John tells his hearers to reform their behaviour – whoever has two coats must share with anyone who has none; whoever has food must do likewise, and so on. But that’s all the fruit of metanoia, not metanoia itself. Fundamentally, John isn’t arguing that we should just replace a bad set of behavioural practices for a good set.

His prescription for our ills is a change of heart – an inner transformation – because our sickness is a sickness of the heart.

So can this sickness be cured? Well, we could just start behaving better – doing the sort of things that John tells his hearers to do whether we feel like it or not. A bit like when they say, if you’re feeling down, act cheerful and you’ll cheer up.

I suppose that might have a marginal effect but I don’t think it’s a real, deep, lasting cure.

Now this transformation is a deep and elusive thing but I think John the Baptist by his life gives us a couple of pointers. I’m not suggesting there aren’t other factors.

Firstly there’s humility. John doesn’t claim to be some VIP. He is what he is. He knows who he is and doesn’t pretend to be, or want to be, anything other than himself. That seems to me what humility is.

The temptation of course is to think more highly of ourselves than is warranted by the truth – but also to think more disparagingly of ourselves than is warranted. Both are a form of egotism.

If we know in our hearts that God loves us, we don’t need to pretend to be other than we are. We don’t need to be perfect. It’s the love of God we should be cultivating, not some ill-judged regard of ourselves and not some notion that God won’t love us unless we achieve perfection.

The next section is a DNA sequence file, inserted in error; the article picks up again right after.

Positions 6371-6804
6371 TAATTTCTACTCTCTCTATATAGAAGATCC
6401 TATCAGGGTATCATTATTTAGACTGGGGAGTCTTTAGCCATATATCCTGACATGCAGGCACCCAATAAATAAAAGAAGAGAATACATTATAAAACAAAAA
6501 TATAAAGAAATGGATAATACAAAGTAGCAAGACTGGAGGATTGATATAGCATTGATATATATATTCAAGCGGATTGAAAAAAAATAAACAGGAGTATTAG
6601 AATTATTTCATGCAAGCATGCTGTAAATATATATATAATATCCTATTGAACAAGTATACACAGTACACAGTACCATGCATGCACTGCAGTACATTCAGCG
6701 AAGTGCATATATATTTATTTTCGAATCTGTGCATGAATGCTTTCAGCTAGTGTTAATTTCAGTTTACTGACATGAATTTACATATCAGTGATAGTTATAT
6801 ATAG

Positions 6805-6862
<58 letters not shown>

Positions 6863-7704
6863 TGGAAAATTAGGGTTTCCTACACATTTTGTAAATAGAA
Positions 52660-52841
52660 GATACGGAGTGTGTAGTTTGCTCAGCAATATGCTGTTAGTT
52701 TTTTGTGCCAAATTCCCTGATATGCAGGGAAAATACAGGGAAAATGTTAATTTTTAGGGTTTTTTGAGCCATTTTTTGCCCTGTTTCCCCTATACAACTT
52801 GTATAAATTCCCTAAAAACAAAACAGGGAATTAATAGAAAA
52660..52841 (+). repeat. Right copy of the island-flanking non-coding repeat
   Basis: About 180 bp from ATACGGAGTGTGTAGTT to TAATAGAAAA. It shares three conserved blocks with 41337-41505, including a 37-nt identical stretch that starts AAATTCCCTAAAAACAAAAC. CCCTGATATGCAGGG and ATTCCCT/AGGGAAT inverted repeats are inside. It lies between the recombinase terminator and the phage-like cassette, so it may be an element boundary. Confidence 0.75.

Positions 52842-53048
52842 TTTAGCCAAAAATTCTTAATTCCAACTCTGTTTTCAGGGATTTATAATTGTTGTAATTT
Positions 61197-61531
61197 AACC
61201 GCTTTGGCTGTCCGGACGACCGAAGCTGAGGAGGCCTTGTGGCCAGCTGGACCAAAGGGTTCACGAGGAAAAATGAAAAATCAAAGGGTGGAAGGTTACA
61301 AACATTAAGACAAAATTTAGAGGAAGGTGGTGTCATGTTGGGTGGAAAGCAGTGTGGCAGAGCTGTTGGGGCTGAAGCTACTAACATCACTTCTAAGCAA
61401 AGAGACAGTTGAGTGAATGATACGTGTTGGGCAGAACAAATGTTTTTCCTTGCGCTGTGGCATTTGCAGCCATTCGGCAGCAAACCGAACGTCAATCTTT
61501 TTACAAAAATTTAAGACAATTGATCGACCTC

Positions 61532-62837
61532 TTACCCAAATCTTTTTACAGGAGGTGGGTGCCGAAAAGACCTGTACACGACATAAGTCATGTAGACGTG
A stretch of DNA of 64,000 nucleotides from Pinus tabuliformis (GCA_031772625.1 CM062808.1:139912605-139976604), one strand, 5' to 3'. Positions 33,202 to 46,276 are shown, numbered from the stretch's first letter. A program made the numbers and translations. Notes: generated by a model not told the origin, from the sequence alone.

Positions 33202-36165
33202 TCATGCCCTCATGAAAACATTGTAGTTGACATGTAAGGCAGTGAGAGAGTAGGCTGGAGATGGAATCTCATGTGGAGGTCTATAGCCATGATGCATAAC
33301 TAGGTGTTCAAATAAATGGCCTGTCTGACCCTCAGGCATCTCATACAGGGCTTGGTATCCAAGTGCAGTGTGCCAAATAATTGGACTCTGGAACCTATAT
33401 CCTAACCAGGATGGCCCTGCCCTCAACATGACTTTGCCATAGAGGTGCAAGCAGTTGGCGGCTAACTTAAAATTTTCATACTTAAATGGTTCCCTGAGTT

Our dignity comes from being loved by God, not from what we think of ourselves or by what other people think of us.

Now, humility is definitely one of those virtues it’s probably best not to think about too much. Certainly it’s not a good idea to keep on examining ourselves to assess our humility. That way an even deeper egotism lies. Humility is never something that we achieve. Expose ourselves to the love of God and it will just happen.

The second pointer that John gives us is the need to avoid distraction. We’re approaching Christmas and you probably don’t need me to tell you how distracted it’s possible to become.

But let’s face it. It’s not just at Christmas that we’re distracted. It’s a year-round thing. We actually seem to prefer it to not being distracted. I think we fear emptiness.

But John doesn’t. He goes into the wilderness. There aren’t many distractions out there. Life becomes amazingly simple – simple food, simple clothing and time to be with God.

It’s my profound conviction that we need to find a wilderness in our lives. I don’t mean literally going somewhere hot and dry, though that does have its attractions in the middle of an English winter.

I mean creating space in our lives without other things getting in the way – space in which we can put ourselves into the presence of God and allow his love to permeate our being and so transform us.

That’s how we experience radical humility and that transformative change of heart the Bible calls metanoia. That’s how we prepare the way of the Lord.